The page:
Because no type of substance can meet the requirements for all of the key qualities, no solitary PCM could be used for all applications. Consequently, selecting an ECHP for a given purpose requires careful consideration. Since it produces high heat, is noncorrosive, chemically stable, and nontoxic, beeswax was investigated as a PCM. Despite this, the thermal resistance of wax remains the major obstacle to its application as a PCM in latent thermal energy storage (LHTS) [6]. As a result, several recent studies have focused on optimizing the heat exchange process in the PCM by employing various approaches. The addition of fines to the pipe shell and storage to improve thermal efficiency and the addition of microphones to the PCM to improve thermal conductance are examples of these strategies. According to the literature, a traditional SAH is observed as a poor potential heater in practice due to significant heat losses and low heat storage capabilities. As a result, numerous modifications have been introduced to advance the quality and construction of solar thermal systems. Two strategies have been discovered to be far superior to others, including the use of rough surfaces, surface or stretched geometries, and the employment of a high-quality thermal power storage (TES) substance.

Various LHTES designs and expansion techniques, such as adding blades and nanomaterials. It was suggested that metallic foam be added to the primary material (MCF) to improve the efficiency of the LHTES. Due to the comparatively high thermal performance, which may be exploited as an annulus around two concentric circular tubes, dual-energy packing has effectively acquired high thermal efficiency among the various LHTES unit designs [7]. Furthermore, the power storage needs can be easily met by building and possibly installing a single unit or perhaps an array. Helical tubing is a design that can be used in the LHTS to improve thermal efficiency while loading and unloading. This project has several advantages over traditional designs, including ease of design and implementation, a high heat transfer surface in a slight capacity, and increased fluid mix across the tube due to secondary vortices created by the helical flow, which improves thermal performance [8].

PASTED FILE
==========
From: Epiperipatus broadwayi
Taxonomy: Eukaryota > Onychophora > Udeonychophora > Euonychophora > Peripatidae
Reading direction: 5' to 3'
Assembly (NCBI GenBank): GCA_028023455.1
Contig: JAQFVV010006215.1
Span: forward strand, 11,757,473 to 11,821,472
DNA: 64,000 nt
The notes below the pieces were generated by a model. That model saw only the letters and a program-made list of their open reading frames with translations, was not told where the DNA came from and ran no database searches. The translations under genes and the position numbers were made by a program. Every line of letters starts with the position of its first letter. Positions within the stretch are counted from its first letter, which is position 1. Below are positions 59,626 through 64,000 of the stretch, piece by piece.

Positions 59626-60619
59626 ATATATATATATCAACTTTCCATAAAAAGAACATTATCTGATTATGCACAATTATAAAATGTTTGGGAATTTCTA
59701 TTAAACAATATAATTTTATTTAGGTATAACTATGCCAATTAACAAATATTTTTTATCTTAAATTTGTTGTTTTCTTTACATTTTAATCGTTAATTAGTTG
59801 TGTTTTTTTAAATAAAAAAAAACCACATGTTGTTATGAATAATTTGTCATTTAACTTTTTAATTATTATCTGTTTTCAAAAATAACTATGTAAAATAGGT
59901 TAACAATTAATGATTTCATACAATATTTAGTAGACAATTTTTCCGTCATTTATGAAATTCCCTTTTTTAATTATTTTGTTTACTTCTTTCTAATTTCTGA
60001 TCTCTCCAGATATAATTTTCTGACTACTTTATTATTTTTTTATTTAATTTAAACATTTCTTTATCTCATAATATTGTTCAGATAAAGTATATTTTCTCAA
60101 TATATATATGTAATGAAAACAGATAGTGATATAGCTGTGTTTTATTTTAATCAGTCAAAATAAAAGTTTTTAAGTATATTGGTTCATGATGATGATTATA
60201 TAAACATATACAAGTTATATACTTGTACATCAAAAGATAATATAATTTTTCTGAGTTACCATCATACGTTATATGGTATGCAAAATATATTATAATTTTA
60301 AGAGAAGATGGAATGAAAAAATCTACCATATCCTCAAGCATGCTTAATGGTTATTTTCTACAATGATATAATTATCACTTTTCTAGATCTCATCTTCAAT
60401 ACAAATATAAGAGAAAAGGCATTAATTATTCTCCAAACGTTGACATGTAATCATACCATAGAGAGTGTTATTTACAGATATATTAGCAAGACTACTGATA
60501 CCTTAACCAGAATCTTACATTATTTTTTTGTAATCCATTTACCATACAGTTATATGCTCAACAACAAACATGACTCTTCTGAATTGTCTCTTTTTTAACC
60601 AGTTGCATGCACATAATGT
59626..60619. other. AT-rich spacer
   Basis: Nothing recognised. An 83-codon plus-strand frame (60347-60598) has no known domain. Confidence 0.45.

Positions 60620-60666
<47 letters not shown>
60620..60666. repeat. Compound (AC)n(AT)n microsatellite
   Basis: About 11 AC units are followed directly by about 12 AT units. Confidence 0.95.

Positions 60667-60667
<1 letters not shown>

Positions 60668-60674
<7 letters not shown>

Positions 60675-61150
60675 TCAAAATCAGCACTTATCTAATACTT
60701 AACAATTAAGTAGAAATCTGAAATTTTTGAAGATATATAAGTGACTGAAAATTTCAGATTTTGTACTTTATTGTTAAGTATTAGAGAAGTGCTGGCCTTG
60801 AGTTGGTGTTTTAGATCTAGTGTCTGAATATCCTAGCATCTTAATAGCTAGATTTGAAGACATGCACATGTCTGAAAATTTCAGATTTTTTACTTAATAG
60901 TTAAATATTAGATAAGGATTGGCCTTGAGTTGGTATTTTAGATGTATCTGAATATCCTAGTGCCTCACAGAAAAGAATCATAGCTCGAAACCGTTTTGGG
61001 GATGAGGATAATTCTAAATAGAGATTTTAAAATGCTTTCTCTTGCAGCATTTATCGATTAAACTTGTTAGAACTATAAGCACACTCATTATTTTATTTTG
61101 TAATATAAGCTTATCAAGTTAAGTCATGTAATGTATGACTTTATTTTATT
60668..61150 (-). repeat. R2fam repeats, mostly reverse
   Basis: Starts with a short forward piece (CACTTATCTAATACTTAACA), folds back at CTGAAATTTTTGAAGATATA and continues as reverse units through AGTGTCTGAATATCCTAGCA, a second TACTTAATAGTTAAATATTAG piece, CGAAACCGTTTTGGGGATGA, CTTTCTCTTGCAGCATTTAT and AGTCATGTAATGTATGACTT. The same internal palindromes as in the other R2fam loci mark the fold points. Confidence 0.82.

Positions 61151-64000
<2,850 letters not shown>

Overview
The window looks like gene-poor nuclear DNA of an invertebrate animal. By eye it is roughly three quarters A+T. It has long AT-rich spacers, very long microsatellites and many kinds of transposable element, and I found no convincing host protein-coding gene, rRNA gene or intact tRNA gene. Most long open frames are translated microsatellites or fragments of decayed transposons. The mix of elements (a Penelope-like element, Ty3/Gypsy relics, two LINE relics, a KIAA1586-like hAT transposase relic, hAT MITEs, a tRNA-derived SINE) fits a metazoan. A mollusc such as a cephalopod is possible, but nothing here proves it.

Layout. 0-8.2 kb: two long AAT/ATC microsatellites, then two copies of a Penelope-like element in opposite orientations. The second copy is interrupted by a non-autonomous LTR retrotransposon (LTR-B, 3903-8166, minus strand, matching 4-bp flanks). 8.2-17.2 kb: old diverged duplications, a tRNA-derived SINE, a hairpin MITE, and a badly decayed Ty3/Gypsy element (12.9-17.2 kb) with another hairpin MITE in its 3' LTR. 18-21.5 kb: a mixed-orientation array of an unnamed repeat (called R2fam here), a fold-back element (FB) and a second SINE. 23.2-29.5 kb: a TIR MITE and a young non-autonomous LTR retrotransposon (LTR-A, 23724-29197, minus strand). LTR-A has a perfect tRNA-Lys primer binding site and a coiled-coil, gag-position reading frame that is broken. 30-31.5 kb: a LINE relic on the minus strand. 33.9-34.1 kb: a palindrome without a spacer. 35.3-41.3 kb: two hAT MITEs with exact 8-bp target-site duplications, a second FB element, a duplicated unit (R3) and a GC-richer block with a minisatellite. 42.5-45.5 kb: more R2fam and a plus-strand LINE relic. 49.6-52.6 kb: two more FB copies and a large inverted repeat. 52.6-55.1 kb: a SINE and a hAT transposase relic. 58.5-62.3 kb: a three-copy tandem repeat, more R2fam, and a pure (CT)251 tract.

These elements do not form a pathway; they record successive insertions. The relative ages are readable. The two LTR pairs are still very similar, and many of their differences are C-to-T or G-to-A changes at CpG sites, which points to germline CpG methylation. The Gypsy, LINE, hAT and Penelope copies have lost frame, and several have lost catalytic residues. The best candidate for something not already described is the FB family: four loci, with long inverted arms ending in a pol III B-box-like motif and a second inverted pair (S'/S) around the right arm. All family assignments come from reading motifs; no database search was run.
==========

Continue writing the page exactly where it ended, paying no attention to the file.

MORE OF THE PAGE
During the melting process, the thermal performance of the innovative conical-shaped helical coiled LHSU design is studied and compared to that of a spherical coil with almost the same heat transfer under the same operating temperatures.

To investigate the feasibility of storing solar energy in thermal energy storage (TES) tank employing different heat transfer fluids (HTF), the TES container is combined with a flat plate solar absorber and is meant to provide hot water for an average of four family people in India: a method on the performance of latent heat and solar thermal energy storage system [9]. The TES tank serves as a heat storage unit, with phase change materials (PCM) encased in metal tubes and stacked in three beds, all surrounded by heat storage material (SHS), which is water. The TES tank is filled when solar power is produced by passing variables HTF through the flat-plate solar collection. The HTF uses a helical copper coil heating element in the TES tank to transmit heat from the solar concentrator to the TES tank. The heat is stored as a mix of thermal energy, heat in the water, and PCM in the TES tank. The performance metrics of several HTFs, including such recharge time and immediate heat stored, are investigated.

The method of performance evaluation approach based on the solar heat storage system using phase change material is proposed by [10]. In comparison to thermal storage, latent heat storage with exchanger provides an alternate strategy with higher energy storage density and reduced area demand and has seen widespread use in recent years. To determine whether a system design is practical, a measuring performance approach is required. With one example of conventional solar latent storage systems, the suggested method was used to analyze five design instances with various mass transit efficiency of heat transferring fluid and solar collecting regions. A three-dimensional numerical model was also created and verified by experiment to replicate the transient thermal decomposition inside the latent heat storage unit. The analysis was used to predict the temporal connection between both the storing unit’s intake and outlet temperatures. The proposed technique is able for performance assessment of solar thermal energy storage systems and aid relevant professionals in optimizing the system design, according to the findings of five designed examples.

The research presented a thermal performance assessment of an integrated solar water heater. This incorporates the phase change material-carrying helical tubes [11]. The goal of this study was to increase the performance of solar water heaters. There is a template SAH-A as well as a revised model SAH-B with wax as a reduced power backup system. The model SAH-B can also be transformed into a version SAH-C, and it has a unique wax and a particulate charcoal dioxide mixture. The use of a copper helical tube as a heat storage container for the abovementioned active materials has been investigated. According to the key factors of the present employment, the model SAH-C is an economical and excellent architecture for house heating, hardwood conditioning, drying activities, and other processes. The total cost of the greatest SAH-C model is only 68 dollars.